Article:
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Darwin may have hit the right note on sex

NATURALIST Charles Darwin's theory that music's primary function is sexual courtship may have been proved right, according to new research.

His argument has been supported by a study from the University of Sussex which shows during the most fertile phase of their menstrual cycle, women prefer sexual mates who can make more complex music.

The study, published today in The Proceedings Of The Royal Society B, could account for the early origins of music, and why creative individuals are considered so desirable for short-term sexual relationships.

Benjamin Charlton, the paper's author, said: "The findings of this study provide the first support for Darwin's original contention that music evolved via sexual selection."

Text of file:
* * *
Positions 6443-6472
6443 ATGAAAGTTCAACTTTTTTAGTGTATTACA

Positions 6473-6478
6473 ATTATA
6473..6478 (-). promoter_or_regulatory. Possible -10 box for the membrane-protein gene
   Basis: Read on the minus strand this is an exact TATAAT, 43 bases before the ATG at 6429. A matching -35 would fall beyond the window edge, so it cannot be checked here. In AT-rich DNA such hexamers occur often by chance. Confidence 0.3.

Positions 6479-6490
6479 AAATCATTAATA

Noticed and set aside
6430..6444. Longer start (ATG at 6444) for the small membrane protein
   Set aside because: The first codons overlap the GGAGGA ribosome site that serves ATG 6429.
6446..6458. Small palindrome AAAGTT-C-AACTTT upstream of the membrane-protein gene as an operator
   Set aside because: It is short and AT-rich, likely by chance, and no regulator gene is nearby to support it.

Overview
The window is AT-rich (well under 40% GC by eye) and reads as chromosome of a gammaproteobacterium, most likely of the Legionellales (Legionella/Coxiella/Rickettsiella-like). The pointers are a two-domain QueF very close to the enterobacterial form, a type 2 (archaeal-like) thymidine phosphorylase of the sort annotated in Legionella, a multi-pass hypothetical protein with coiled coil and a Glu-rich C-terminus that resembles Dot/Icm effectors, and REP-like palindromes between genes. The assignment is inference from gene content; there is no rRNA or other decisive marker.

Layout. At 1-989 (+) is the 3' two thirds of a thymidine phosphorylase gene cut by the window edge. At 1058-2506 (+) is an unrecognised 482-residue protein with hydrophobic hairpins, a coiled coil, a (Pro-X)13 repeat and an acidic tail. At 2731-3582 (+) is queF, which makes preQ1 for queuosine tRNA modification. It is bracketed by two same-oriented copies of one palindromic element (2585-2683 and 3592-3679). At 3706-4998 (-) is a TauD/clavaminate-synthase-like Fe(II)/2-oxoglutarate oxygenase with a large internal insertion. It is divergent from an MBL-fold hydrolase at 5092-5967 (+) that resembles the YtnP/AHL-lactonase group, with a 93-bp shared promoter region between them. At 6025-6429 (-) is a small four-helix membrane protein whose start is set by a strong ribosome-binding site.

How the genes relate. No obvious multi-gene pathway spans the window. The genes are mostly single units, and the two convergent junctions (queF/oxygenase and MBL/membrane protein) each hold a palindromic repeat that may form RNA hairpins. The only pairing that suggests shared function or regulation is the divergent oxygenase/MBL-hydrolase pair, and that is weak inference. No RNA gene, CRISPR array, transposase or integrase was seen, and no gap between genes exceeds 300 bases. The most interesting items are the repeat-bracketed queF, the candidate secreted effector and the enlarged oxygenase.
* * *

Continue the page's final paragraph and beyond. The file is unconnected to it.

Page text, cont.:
Dr Charlton's study of nearly 1,500 women, with an average age of 27.9 years, who were not breastfeeding, pregnant or using hormonal contraception, involved two experiments.

The results showed women only preferred composers of more complex music as short-term sexual partners when the risk of conception was at its highest.

Control experiments on women's preferences for visual artists failed to show an effect of conception risk, Dr Charlton said.

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